Hierarchical singular value decomposition of tensors
 SIAM Journal on Matrix Analysis and Applications
"... Abstract. We define the hierarchical singular value decomposition (SVD) for tensors of order d ≥ 2. This hierarchical SVD has properties like the matrix SVD (and collapses to the SVD in d = 2), and we prove these. In particular, one can find low rank (almost) best approximations in a hierarchical fo ..."
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Cited by 178 (11 self)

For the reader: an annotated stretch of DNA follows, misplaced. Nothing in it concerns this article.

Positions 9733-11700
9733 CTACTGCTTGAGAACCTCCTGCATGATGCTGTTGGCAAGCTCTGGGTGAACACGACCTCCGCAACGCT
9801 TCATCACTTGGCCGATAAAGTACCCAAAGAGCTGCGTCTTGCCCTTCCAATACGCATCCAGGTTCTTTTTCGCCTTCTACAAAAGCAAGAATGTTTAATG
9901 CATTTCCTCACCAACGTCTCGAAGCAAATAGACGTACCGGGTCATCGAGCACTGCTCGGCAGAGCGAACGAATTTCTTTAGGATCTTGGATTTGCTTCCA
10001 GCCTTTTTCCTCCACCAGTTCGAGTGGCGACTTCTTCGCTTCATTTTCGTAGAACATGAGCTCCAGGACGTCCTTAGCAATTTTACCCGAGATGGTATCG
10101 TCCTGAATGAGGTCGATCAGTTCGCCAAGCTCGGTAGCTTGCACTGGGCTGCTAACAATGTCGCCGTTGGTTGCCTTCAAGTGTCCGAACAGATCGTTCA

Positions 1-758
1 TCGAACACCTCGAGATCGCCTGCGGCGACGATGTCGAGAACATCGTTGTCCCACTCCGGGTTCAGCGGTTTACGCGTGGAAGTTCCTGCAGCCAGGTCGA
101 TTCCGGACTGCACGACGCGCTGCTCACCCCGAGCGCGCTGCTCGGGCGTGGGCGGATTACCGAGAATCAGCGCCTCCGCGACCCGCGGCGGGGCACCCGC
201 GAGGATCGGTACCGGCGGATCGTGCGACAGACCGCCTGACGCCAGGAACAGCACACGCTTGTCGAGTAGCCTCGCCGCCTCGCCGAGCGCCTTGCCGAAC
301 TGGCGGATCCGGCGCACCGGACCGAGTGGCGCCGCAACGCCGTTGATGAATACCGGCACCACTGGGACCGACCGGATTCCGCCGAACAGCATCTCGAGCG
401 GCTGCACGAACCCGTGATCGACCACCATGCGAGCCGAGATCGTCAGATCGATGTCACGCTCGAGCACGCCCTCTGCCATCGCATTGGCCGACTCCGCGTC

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Abstract. We define the hierarchical singular value decomposition (SVD) for tensors of order d ≥ 2. This hierarchical SVD has properties like the matrix SVD (and collapses to the SVD in d = 2), and we prove these. In particular, one can find low rank (almost) best approximations in a hierarchical format (HTucker) which requires only O((d − 1)k3 + dnk) parameters, where d is the order of the tensor, n the size of the modes and k the (hierarchical) rank. The HTucker format is a specialization of the Tucker format and it contains as a special case all (canonical) rank k tensors. Based on this new concept of a hierarchical SVD we present algorithms for hierarchical tensor calculations allowing for a rigorous error analysis. The complexity of the truncation (finding lower rank approximations to hierarchical rank k tensors) is in O((d−1)k4+dnk2) and the attainable accuracy is just 2–3 digits less than machine precision.